• the motor would have been turning about 4000 rpm at 90 km/h... but it couldn't get anywhere near that because it can't produce any torque (and thus no power) at that motor speed;
  • the motor would have been turning about 2200 rpm at 50 km/h... probably too low for ideal power, so you might hope that it would climb in speed and climb in power to match, but it might have just not had quite enough torque to the wheel to overcome drag. It would have 59% more torque at this speed than at 3500 rpm, but only half the multiplication of torque by the gearing.
You can pick different gear ratios, see where that puts you versus speed on the power curve, and maybe find an optimal compromise. I suspect that it's not going to be 90 km/h: for example, if 90 km/h is 3300 rpm, the gearing would be about 4:1, and we know that would not produce enough power at 50 km/h to keep accelerating.
 

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Discussion Starter #13
Thanks Brian for taking the time in your reply and providing an insightful answer. It seems that the motor is simply not good enough to provide the necessary power. I have visited EVdrives.com and selected an entirely new set of motor and motor controller to work at 48 V.

Motor: http://www.evdrives.com/product_p/mot-me1602.htm

Motor Controller: http://www.evdrives.com/product_p/con-sr48400.htm

I am cutting back on my top speed expectations and settling for 50 mph (80 km/hr) as top speed. Also investing in a single speed transmission instead of the direct drive I had earlier to provide me the torque I require. The motor is rated at 6.4 KW @ 48V. In your estimation is this motor any good? The motor typically hovers around the 3500 mark unloaded. Would you say ME motors have better performance compared to Golden Motors?

And if you could recommend a motor that you think is good enough to sustain the performance requirements I am looking at. Somewhere in the range of $1000-$1200 for both motor and motor controller.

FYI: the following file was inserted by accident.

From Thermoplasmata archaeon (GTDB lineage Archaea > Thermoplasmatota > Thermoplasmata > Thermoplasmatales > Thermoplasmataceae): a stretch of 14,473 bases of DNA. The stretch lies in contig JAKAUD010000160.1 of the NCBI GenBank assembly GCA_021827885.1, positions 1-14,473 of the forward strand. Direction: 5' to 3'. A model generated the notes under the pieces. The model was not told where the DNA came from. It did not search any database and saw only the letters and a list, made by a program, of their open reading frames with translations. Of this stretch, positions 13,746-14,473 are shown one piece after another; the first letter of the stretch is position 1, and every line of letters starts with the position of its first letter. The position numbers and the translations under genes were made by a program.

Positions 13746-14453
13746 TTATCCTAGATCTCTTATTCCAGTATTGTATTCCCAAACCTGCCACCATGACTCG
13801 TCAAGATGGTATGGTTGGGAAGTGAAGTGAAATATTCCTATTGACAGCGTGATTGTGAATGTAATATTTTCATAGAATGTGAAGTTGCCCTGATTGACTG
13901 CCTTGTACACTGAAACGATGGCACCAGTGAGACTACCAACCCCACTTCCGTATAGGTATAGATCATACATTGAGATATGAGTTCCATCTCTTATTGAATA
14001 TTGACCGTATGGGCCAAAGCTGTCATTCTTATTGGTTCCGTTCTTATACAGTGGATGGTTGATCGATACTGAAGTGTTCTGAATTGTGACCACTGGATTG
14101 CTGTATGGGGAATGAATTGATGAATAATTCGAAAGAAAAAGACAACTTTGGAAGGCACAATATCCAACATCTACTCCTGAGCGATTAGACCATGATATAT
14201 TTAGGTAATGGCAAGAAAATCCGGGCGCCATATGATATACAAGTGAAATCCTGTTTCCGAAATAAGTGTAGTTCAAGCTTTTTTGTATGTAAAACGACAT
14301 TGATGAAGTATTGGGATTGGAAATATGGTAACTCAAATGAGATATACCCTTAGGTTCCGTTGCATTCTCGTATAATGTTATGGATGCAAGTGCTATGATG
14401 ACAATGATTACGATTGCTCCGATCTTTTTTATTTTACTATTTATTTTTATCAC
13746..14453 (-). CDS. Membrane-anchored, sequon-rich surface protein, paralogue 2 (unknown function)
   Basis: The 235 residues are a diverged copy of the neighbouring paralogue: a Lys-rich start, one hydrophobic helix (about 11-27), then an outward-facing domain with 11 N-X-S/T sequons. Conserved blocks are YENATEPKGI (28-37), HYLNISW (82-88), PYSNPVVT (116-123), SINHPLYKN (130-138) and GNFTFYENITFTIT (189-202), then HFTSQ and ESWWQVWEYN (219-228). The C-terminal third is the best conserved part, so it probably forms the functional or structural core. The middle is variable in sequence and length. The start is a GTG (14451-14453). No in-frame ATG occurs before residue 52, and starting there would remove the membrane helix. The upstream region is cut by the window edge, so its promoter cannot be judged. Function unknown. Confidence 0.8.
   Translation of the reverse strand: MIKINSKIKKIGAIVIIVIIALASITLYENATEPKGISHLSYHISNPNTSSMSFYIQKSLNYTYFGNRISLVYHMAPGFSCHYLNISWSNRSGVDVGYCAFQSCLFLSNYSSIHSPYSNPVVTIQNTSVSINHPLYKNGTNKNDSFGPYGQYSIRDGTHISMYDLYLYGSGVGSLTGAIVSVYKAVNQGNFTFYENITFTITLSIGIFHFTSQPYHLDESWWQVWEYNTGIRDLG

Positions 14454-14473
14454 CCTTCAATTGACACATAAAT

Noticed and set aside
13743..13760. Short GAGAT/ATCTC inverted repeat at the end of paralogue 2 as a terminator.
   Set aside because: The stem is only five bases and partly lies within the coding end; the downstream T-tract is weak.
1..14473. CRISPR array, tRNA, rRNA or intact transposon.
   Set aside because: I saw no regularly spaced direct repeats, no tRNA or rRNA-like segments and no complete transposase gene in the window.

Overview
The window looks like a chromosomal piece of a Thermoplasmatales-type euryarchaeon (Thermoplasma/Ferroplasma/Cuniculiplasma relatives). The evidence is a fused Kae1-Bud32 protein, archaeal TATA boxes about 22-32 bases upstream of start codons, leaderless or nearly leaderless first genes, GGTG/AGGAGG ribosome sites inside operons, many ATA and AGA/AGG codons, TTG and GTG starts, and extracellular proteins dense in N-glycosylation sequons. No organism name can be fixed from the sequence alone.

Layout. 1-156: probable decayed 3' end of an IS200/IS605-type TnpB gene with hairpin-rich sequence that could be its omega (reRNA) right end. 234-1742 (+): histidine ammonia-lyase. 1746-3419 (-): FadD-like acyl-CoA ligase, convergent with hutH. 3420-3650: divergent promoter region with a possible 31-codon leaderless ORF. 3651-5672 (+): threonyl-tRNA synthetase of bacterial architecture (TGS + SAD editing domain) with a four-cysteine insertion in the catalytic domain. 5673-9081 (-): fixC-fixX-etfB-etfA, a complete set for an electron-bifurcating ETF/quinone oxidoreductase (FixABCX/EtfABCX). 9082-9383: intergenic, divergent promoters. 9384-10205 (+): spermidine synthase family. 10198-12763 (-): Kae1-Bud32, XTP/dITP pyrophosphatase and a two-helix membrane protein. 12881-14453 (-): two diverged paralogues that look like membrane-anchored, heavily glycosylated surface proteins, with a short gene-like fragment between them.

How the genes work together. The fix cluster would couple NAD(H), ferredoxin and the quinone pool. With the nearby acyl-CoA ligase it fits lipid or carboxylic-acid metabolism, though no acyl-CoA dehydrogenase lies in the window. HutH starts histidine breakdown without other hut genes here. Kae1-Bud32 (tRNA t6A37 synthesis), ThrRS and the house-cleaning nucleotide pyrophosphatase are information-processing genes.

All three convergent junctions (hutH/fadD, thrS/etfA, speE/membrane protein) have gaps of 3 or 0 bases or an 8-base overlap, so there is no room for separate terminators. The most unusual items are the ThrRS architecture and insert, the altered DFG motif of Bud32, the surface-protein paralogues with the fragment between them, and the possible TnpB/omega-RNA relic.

Thanks.
 

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Hi Killzilla

In your shoes I would be looking for a forklift motor and a Paul & Sabrina controller

Even a small forklift motor will give you more than 10 Kw

Check in your local directory and find out who hires/sells and repairs forklifts
The motors last longer than the rest and are normally sold for scrap metal after the forklift is scrapped off
 

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Hi Killzilla

In your shoes I would be looking for a forklift motor and a Paul & Sabrina controller

Even a small forklift motor will give you more than 10 Kw

Check in your local directory and find out who hires/sells and repairs forklifts
The motors last longer than the rest and are normally sold for scrap metal after the forklift is scrapped off
 

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...
I am cutting back on my top speed expectations and settling for 50 mph (80 km/hr) as top speed. Also investing in a single speed transmission instead of the direct drive I had earlier to provide me the torque I require. The motor is rated at 6.4 KW @ 48V.
If a 10 kW motor won't do the job, then why consider a lesser 6.4 kW motor?

At 50mph just the air resistance and rolling friction power load for a 750kg vehicle is easily 8 to 10 kW, and a motor that size will likely take a long time to ever reach that speed if the gearing is ideal.

How fast do you want to accelerate to 50 mph--that is what you need to use to size the motor in addition to the aero and friction loads.
 

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Also investing in a single speed transmission instead of the direct drive I had earlier to provide me the torque I require.